Shared-Memory Architectures<A NAME=1767> </A>

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Shared-Memory Architectures 

The shared-memory architecture provides a very efficient medium for processes to exchange data. In our implementation, each task owns a shared buffer created with the shmget() system call. The task id is used as the ``key" to the shared segment. If the key is being used by another user, PVM will assign a different id to the task. A task communicates with other tasks by mapping their message buffers into its own memory space.

To enroll in PVM, the task first writes its Unix process id into pvmd's incoming box. It then looks for the assigned task id in pvmd's pid->TID table.

The message buffer is divided into pages, each of which holds one fragment (Figure gif). PVM's page size can be a multiple of the system page size. Each page has a header, which contains the lock and the reference count. The first few pages are used as the incoming box, while the rest of the pages hold outgoing fragments (Figure gif). To send a message, the task first packs the message body into its buffer, then delivers the message header (which contains the sender's TID and the location of the data) to the incoming box of the intended recipient. When pvm_recv() is called, PVM checks the incoming box, locates and unpacks the messages (if any), and decreases the reference count so the space can be reused. If a task is not able to deliver the header directly because the receiving box is full, it will block until the other task is ready.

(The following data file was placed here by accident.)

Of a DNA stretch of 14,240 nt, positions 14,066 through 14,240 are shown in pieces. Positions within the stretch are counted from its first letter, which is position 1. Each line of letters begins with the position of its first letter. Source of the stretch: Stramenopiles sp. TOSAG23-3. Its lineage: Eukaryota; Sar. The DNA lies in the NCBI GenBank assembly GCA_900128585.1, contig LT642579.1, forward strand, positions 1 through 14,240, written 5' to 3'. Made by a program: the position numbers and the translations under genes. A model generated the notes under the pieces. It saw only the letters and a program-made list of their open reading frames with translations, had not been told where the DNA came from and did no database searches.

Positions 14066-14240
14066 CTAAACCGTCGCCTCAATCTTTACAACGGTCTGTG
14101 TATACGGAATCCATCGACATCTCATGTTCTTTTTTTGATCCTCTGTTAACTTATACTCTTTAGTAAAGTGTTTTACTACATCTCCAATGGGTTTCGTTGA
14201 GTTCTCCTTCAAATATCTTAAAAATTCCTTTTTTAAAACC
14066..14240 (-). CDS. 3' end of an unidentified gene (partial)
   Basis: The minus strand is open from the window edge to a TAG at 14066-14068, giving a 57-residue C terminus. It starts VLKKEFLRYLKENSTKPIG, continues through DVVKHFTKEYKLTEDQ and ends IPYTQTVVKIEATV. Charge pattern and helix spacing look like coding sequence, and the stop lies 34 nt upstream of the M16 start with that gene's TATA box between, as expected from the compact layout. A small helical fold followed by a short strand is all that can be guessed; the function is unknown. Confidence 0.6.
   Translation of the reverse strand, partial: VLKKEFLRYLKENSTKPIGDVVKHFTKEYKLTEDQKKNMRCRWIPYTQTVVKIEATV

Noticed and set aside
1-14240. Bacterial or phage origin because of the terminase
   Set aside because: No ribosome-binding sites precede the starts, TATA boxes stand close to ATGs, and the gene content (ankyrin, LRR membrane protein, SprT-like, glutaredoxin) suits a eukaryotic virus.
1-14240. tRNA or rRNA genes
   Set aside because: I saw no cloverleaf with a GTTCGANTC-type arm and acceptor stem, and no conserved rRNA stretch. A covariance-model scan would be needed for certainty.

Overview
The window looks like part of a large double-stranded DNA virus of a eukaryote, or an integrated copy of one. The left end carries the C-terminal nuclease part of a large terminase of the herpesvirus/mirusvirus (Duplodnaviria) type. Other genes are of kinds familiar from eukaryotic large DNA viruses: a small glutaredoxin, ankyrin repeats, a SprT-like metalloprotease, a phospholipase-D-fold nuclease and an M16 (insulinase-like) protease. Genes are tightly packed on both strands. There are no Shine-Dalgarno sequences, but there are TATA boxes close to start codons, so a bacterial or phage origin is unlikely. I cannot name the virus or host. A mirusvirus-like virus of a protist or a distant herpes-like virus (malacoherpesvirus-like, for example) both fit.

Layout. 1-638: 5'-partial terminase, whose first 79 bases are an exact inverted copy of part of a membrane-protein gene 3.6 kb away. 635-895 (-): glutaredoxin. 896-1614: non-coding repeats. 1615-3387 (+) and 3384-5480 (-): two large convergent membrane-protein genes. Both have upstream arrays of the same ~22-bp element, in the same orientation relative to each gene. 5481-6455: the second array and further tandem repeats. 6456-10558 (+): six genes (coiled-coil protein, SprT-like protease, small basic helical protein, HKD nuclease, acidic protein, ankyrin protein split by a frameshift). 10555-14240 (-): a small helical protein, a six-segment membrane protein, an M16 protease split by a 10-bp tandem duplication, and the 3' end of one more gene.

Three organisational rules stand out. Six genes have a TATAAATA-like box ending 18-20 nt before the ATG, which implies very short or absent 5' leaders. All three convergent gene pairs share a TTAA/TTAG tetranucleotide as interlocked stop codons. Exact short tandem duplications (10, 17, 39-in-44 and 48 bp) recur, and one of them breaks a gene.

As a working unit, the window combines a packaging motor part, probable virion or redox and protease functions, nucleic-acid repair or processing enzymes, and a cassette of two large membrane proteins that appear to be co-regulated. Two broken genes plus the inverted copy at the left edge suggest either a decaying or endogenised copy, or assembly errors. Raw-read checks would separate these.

Figure:  Structure of a PVM page

Figure:  Structures of shared message buffers

Inevitably some overhead will be incurred when a message is packed into and unpacked from the buffer, as is the case with all other PVM implementations. If the buffer is full, then the data must first be copied into a temporary buffer in the process's private space and later transferred to the shared buffer.

Memory contention is usually not a problem. Each process has its own buffer, and each page of the buffer has its own lock. Only the page being written to is locked, and no process should be trying to read from this page because the header has not been sent out. Different processes can read from the same page without interfering with each other, so multicasting will be efficient (they do have to decrease the counter afterwards, resulting in some contention). The only time contention occurs is when two or more processes trying to deliver the message header to the same process at the same time. But since the header is very short (16 bytes), such contention should not cause any significant delay.

To minimize the possibility of page faults, PVM attempts to use only a small number of pages in the message buffer and recycle them as soon as they have been read by all intended recipients.

Once a task's buffer has been mapped, it will not be unmapped unless the system limits the number of mapped segments. This strategy saves time for any subsequent message exchanges with the same process.

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Next: Optimized Send and Up: Multiprocessor Systems Previous: Message-Passing Architectures